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Saturday, November 13, 2010


jimmy zeh at front porch gallery

Been looking at videos hearing the Highlanders from last night, playing every one of the tunes recorded, going through them, culling the ones that didn't take for one reason or another. Last night the music was good, but next day on video I heard a lot I missed. The Highlanders have been a band 40 years. From the beginning, I could hear these guys know how to play bluegrass together. I have a cassette of Highlanders music. There's none on cd. Last night's performance was better than the cassette. Last night was memorable. The recorded music is good, but there's nothing like a concert. The concert is the present form of theater. I've seen concerts of Chuck Berry, Buddy Holly & the Crickets, Fats Domino, the Chantels (a black girl singing group I loved in high school years--had two hits, Maybe and Every Night), Bill Haley & the Comets, Ricky Nelson, Grand Funk Railroad, the Cars, Bob Dylan, Parliament/Funkadelic, Thelonious Monk, John Coltrane, Burning Spear, Papa Roach, Bo Didley, Rufus, Kiss, Dr Hook & the Medicine Show, and a bunch more.

I've always found a concert a theater experience and tend to prefer concert albums by a band to studio recordings. Like Sade's concert gives her songs a dimension not heard on the studio recordings. In like manner, hearing studio recordings of the Highlanders is good bluegrass, but in concert with an audience of ten and the cat that lives there is another experience all together. A ways into the concert, a man in the audience said to the band they "would be a good professional band." The bass player picked it up and said, "Would be?" What the man evidently didn't know is they have been and have, in effect, had their day. They played at the World Fair in Knoxville in the 80s when they were a driving Galax band. I was seeing this concert as one of those great moments in the music of SW Virginia, a Galax bluegrass band that is mountain music as good as it gets, Willard the vocalist. Willard put up a display of posters advertising their shows in the past. Buddy Pendleton was their fiddler. He couldn't make it last night. Buddy Pendleton is one serious fiddler. The man knows how to get every note there is in a fiddle out of it. Scott Freeman played the fiddle.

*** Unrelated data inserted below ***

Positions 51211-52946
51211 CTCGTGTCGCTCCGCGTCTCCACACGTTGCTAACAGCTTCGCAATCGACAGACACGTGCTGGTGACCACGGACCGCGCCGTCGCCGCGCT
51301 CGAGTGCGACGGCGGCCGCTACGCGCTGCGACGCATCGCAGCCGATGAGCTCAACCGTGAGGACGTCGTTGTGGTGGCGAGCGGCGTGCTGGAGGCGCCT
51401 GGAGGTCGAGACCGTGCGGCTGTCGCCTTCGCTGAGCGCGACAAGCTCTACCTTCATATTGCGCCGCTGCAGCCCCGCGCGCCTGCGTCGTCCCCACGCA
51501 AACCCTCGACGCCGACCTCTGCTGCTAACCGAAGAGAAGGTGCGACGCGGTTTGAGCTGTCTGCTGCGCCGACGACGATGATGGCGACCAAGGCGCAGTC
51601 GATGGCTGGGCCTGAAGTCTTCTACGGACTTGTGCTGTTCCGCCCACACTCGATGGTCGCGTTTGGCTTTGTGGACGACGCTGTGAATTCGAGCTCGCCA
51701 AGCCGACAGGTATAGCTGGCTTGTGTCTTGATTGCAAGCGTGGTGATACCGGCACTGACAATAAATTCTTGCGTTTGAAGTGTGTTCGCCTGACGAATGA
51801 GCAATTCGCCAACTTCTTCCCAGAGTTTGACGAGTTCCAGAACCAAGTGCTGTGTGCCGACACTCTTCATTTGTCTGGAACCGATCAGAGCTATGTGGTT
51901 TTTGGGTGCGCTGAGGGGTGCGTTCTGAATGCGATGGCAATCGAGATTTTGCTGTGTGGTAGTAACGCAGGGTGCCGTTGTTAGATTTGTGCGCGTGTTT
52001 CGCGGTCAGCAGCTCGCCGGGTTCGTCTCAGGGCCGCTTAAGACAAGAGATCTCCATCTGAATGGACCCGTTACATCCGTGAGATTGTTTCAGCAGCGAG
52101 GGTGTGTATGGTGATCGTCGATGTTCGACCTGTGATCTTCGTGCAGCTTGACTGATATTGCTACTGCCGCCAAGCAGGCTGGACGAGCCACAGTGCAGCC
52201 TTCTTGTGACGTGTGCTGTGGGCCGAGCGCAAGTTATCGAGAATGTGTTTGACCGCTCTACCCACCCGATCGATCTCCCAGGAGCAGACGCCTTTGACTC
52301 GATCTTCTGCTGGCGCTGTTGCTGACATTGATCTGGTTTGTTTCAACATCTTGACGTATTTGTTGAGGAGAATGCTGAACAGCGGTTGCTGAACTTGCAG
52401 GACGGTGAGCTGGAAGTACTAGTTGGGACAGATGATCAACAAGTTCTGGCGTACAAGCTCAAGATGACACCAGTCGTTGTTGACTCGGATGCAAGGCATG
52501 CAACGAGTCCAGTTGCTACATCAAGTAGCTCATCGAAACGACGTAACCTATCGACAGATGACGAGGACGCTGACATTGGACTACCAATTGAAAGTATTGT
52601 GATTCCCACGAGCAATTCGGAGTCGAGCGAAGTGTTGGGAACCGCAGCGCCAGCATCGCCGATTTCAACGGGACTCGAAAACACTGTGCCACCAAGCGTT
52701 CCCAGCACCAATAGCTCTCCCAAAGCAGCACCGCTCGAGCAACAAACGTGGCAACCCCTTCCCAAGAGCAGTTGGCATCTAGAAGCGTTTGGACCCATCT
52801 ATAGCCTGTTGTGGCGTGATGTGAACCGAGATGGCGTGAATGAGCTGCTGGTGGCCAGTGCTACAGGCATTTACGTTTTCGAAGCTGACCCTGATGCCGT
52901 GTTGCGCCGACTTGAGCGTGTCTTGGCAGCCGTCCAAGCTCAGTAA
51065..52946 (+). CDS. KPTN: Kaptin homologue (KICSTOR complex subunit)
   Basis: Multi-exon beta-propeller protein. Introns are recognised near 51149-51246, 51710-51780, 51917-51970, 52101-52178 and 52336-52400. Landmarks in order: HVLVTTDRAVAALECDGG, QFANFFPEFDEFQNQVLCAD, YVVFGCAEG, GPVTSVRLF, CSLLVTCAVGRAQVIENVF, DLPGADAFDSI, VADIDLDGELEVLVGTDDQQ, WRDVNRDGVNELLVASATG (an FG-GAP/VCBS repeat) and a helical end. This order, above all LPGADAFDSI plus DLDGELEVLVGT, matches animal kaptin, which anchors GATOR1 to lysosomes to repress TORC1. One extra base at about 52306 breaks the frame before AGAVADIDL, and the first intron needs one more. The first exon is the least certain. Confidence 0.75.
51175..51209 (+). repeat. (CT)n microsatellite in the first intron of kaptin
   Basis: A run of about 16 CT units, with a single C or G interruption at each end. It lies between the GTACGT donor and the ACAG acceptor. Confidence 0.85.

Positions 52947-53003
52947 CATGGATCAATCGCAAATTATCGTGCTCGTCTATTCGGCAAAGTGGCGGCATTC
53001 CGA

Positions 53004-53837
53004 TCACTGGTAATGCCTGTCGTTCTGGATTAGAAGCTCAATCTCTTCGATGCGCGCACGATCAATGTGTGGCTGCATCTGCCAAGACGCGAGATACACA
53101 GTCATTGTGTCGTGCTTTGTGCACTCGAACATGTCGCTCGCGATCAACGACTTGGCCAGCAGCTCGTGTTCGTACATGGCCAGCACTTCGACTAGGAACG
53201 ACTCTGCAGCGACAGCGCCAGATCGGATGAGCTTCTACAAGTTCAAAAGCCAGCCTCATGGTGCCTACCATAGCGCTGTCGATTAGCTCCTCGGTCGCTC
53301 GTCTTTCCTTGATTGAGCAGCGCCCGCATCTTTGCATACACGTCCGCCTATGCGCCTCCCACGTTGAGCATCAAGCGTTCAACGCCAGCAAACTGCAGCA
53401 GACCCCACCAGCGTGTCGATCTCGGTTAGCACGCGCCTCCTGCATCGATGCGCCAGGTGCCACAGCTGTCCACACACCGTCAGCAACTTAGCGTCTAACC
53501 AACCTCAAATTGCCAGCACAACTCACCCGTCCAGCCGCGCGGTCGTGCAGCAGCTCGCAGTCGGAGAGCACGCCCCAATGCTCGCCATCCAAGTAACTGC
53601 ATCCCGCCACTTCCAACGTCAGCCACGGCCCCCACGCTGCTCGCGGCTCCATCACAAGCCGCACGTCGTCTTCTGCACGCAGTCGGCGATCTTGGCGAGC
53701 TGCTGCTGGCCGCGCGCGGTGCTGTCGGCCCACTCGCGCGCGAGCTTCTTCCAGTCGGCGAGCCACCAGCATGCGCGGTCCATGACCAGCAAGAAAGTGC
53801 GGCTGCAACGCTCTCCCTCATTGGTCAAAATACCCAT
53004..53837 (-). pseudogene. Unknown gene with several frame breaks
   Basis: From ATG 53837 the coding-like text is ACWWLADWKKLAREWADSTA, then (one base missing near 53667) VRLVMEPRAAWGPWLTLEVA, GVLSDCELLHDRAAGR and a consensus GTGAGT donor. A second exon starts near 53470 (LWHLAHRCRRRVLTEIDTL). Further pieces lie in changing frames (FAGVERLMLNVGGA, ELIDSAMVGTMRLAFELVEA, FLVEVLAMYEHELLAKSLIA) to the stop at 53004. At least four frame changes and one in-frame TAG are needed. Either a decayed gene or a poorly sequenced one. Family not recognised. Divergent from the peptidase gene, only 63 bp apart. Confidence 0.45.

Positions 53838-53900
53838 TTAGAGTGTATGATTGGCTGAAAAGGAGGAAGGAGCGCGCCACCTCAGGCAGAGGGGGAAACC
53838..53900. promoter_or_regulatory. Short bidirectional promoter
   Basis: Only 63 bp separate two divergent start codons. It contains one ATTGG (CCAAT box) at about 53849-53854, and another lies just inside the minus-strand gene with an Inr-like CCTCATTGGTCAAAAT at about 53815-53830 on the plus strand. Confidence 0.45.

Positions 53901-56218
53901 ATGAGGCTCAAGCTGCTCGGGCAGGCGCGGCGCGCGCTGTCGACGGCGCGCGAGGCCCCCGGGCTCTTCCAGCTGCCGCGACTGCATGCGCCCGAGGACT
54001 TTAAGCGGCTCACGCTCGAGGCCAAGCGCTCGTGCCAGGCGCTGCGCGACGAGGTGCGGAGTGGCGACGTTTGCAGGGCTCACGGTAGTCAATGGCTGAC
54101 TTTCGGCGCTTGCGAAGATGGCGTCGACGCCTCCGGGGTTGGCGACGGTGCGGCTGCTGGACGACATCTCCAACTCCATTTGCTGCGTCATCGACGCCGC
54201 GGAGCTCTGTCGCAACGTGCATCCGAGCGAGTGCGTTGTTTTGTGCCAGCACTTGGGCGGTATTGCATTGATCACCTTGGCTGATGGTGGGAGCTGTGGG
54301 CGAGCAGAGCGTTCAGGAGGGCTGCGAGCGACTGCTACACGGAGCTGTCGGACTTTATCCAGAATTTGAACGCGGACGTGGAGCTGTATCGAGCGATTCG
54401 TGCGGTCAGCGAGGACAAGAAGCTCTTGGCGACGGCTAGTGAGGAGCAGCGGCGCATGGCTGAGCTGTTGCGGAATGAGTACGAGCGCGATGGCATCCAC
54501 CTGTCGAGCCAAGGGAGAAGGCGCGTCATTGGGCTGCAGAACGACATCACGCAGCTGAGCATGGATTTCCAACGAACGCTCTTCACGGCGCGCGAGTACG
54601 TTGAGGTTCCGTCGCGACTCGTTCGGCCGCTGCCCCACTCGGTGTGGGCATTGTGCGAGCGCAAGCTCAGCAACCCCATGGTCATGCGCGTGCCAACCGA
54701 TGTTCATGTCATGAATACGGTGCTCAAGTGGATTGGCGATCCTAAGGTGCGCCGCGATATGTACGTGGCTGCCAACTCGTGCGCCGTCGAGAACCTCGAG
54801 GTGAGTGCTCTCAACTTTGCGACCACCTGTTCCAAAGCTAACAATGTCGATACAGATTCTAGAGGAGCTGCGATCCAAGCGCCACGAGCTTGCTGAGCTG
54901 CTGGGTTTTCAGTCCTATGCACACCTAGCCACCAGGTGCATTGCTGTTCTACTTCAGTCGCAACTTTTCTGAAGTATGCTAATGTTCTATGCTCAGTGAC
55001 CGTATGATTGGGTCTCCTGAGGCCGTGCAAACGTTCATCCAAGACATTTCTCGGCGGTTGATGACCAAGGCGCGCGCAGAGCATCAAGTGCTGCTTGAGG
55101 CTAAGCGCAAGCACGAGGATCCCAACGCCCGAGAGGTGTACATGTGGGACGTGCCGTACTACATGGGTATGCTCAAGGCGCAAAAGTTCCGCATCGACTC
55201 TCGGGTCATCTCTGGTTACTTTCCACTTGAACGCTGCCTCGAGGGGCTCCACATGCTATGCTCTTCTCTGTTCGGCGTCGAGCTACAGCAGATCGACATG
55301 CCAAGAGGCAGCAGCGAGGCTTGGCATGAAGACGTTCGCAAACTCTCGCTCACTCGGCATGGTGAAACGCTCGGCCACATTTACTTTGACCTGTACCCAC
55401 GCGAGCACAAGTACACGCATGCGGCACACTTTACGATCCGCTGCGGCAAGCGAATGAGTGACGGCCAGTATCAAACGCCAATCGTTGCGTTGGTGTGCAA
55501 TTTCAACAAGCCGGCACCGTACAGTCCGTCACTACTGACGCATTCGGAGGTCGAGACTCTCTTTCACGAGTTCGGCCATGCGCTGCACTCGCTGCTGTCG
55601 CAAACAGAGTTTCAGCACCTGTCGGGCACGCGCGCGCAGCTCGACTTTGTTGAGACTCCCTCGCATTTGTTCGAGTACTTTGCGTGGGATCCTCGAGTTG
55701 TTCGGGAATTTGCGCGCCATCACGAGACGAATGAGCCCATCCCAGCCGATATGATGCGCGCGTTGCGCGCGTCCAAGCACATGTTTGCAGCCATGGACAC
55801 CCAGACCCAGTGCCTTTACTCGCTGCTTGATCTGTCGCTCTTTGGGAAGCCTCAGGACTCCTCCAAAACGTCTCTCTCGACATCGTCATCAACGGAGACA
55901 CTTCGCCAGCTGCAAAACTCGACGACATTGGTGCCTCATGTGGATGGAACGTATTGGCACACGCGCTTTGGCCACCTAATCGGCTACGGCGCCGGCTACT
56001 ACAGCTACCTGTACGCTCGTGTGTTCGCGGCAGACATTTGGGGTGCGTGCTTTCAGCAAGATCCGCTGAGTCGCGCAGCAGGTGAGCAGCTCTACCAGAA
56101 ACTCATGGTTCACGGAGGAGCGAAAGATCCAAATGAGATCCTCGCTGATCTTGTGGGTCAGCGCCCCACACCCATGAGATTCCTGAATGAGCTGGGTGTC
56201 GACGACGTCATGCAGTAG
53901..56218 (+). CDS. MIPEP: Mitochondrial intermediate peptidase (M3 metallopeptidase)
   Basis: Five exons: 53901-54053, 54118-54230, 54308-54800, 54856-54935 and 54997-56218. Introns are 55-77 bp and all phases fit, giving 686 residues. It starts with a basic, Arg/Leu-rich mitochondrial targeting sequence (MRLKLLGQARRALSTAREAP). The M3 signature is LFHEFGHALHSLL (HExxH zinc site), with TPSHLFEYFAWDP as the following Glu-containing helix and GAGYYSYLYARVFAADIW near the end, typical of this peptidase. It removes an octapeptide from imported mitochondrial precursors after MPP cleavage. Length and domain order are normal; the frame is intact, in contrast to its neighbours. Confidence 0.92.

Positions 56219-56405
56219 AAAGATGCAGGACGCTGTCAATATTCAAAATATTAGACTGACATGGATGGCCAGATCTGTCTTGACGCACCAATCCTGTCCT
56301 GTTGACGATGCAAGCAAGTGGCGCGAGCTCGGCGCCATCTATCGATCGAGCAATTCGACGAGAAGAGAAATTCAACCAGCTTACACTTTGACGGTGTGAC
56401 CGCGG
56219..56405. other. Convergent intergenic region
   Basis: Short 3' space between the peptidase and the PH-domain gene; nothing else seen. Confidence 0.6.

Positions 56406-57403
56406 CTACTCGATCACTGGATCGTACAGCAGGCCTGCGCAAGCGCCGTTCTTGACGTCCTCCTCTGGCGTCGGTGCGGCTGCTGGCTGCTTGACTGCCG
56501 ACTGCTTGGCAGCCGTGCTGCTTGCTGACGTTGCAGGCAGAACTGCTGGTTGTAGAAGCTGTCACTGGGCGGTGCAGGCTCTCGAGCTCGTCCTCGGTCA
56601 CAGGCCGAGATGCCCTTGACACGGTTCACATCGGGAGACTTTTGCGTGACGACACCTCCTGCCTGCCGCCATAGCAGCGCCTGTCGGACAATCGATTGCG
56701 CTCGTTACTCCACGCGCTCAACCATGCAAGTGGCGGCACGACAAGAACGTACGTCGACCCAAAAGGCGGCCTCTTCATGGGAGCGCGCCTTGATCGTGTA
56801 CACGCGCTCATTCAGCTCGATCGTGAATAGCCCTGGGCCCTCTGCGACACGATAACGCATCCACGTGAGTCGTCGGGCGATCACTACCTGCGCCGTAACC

I feel like I'm archiving this music at the Front Porch Gallery putting it on YouTube and on dvd disks. I feel like every one of these concerts is important to record the best possible. At Walmart on the way home picking up some dvd blank disks, I saw a small video camera for $500 and laughed passing by on the way to find the disks. What I have for a whole lot less does as good as that one does. It may have something about it that makes it better, but it couldn't give better visual quality. Only the sound could be improved and it probably is not much better on the expensive one, if better at all. The only part I'd want different would be silent gears zooming the lens in or out. On mine, the zoom gears get recorded into the soundtrack. As a result, I don't zoom during a song. I'll put it where I want it at the start and leave it there. I feel like this music happening at the Front Porch is a testament of mountain music as it is played in this particular time and place.

Willard has been with Highlanders 40 years. At the same time he was associated with that band, he was working with Skeeter & the Skidmarks in the early half of the 90s. Skeeter's 2nd album is titled Alternate Roots. When Edwin Lacy had to leave the area, Willard and Scott pulled together another band they called Alternate Roots. I think I saw AR in concert 15 times. I say freely that AR is my favorite band. They made 4 albums, every one of them a gem. It's funny about the Highlanders not having anything on cd. Bobby Patterson, mandolin in the band, has the recording studio where he records the old-time and bluegrass bands of SW Virginia. The magazine Old-Time Herald was begun in the basement of his Heritage Record Shoppe when it was in Galax. Now it's at Woodlawn, next to Willard's Front Porch Gallery. It's like the guy working at the auto body shop drives a car that looks a mess. The house painter's house needs painting. Bobby doesn't pay much attention to recordings of his own band.

Jimmy Zeh's banjo has a sound of its own. When he's playing it, it sounds good, but he makes it look like he's not doing anything. It doesn't look like he's doing anything complicated with his fingers or going for subtleties. Looks like he's just pickin, relaxed, riding the wave of the music, having a ball, doing what he likes to do best. When I hear it next day in the videos it feels like I missed an awful lot last night. His banjo today is much more intricately played than what I heard in concert. It's the same thing. Only difference is my own hearing at one time and another. His banjo in concert seems low key, takes the background. In the recordings that banjo is dancing all over the place. I hear much more deeply what he's doing. Perhaps there are a lot of distractions at the show, like holding the camera, but with or without the camera the music sounds the same. I may even pay closer attention holding the camera. My mind doesn't wander when I'm focusing on holding the camera still as possible.

Half a dozen of the videos are up by now. To find them, go to: and write in the Search box, hobblealong1. There you will find near the top the music I'm putting in today and all that went before.


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